The Perl Toolchain Summit 2023
After a break of four years, it has been my privilege to attend the 13th Perl Toolchain Summit (née Perl QA Hackathon). This is the third time the summit has been held in Lyon and the tenth summit I have been able to attend. PTS is a really important event in the Perl calendar where those working on the Perl toolchain and in Perl QA get to meet together for four days of discussions, decisions on the future of Perl, and hacking.
Arriving late on Wednesday evening, I had an overfull list of things I wanted to talk to people about and work I wanted to do. In the end I didn't even get half way though my list, but that was expected.
I spent much of Thursday just getting things up and running again. It turns out that spending four years barely keeping a project alive leads to a fair amount of bitrot. So I updated servers and software and keys and did all sort of unglamorous stuff that I had just been putting off.
One thing I had thought was urgent was finding new hosting for cpancover. So I discussed this with the nice metacpan folk. They're in the process of worrying about all this sort of stuff and, since the requirements for cpancover have turned out to be less urgent than they initially seemed, I'm just going to let the metacpan folk do their stuff. I'll prepare cpancover and then, hopefully, when we're all ready, just piggyback on their hard work.
Almost since the start, cpancover has generated coverage data in containers, for security, to constrain resources and for ease. In order to move to new infrastructure it will be easiest if the rest of cpancover is containerised too. I didn't get a chance to work on this during the summit, but this is now high on the priority list.
Devel::Cover has a very close relationship with the perl core. Most of the logic for collecting coverage data is written in XS (C code which calls perl internal functions). This makes it rather susceptible to changes in the perl core. Perl has an annual release schedule and the 5.38.0 release is imminent. Fortunately, PTS is scheduled for shortly before the release which gives me the opportunity to make any changes necessary in Devel::Cover to account for the updates in the new release. On Friday I made a release of Devel::Cover which passes all its tests and so will allow people to use it with 5.38.0. But some of the behaviour has changed due to changes in perl's optree. During the rest of the summit I was able to restore the full functionality and make another release which won't artificially reduce coverage numbers. In this I was greatly helped by other summit attendees who were able to point me in the right direction or just directly tell me the changes I needed to make based on their knowledge of the core.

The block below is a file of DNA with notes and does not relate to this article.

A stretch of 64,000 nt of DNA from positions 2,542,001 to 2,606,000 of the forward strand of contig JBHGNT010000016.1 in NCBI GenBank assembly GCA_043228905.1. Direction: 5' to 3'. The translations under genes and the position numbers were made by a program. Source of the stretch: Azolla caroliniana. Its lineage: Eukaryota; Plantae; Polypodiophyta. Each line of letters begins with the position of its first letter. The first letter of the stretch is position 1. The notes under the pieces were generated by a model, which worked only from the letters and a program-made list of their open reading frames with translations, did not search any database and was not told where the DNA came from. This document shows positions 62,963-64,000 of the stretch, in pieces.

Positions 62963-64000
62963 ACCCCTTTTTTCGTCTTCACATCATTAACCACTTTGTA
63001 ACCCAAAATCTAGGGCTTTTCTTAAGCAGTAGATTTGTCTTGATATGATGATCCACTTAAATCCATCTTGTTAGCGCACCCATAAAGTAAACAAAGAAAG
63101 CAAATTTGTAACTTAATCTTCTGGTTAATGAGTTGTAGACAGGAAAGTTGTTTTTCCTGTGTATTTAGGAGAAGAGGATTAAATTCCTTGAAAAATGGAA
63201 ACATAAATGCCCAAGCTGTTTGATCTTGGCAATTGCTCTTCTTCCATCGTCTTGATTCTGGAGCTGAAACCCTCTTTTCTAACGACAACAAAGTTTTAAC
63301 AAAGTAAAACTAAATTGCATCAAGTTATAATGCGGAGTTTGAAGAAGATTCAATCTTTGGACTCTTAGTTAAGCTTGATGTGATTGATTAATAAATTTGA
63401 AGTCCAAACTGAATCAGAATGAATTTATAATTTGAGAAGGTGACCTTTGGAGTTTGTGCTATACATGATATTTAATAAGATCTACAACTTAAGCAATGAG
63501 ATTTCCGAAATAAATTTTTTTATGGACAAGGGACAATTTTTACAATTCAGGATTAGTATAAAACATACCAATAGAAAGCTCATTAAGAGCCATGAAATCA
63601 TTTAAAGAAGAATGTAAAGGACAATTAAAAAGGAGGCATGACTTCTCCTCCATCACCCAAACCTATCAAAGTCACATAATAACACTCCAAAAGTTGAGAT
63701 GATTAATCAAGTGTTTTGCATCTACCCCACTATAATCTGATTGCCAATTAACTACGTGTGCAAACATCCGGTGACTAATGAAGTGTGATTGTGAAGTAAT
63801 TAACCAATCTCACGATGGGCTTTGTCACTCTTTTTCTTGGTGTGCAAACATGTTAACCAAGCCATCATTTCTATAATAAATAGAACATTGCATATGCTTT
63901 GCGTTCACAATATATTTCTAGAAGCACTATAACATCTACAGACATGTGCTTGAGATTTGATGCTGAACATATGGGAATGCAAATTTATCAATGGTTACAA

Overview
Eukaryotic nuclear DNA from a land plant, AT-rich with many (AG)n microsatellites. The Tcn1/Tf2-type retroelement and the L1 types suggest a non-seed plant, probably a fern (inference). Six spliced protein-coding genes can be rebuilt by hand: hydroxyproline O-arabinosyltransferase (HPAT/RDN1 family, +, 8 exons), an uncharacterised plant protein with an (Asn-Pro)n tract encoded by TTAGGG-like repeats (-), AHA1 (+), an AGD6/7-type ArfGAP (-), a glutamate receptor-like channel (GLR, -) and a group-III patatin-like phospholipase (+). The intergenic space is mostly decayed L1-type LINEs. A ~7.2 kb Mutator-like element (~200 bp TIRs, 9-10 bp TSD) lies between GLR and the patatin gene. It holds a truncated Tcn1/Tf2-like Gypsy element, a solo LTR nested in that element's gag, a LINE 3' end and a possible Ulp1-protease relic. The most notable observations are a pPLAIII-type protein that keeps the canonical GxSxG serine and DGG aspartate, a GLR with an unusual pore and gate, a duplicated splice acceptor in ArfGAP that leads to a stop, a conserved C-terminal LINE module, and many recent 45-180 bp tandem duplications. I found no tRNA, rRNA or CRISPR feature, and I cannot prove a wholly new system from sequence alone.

This is one of the major benefits of PTS. When there are problems to be solved, people who can help are often sitting just a few feet away and are ready to assist.
One of the discussions held during PTS was about how far back the toolchain and other tools should continue working. Based on this, and the current minimum versions of Devel::Cover dependencies, I raised the minimum perl version supported by Devel::Cover from 5.10 to 5.12. The toolchain is currently targeting 5.16 but I don't need to move there yet.
During the summit I also merged in all the outstanding PRs, and worked on a number of open tickets. One particularly interesting ticket related to uncoverable code which gets executed. Devel::Cover marks such code as in error, which reduces the coverage figures. But it turns out there are legitimate use cases where this is unwanted. So I added an option
ignore_covered_err which can be applied globally or per uncoverable directive. This option will ensure that covered code never generates an error in the coverage.
Beyond the technical value of the summit, the majority of the attendees are regulars and it was lovely to see old friends again, to chat and catch up, as well as to meet the new attendees. I'm grateful for the COVID policy the organisers put in place which allowed me to safely attend, and for the willingness of the attendees to abide by it. And a special thank-you goes out to the organisers who did a magnificent job despite not having the time to do so, and to all the sponsors, without whom the whole summit would not have been possible.
Booking.com, Deriv, Grant Street Group, Fastmail, cPanel, Perl Careers, MaxMind, Fastly Inc., Perl Maven, OpenCage, Perl Services, Oetiker+Partner, Procura.
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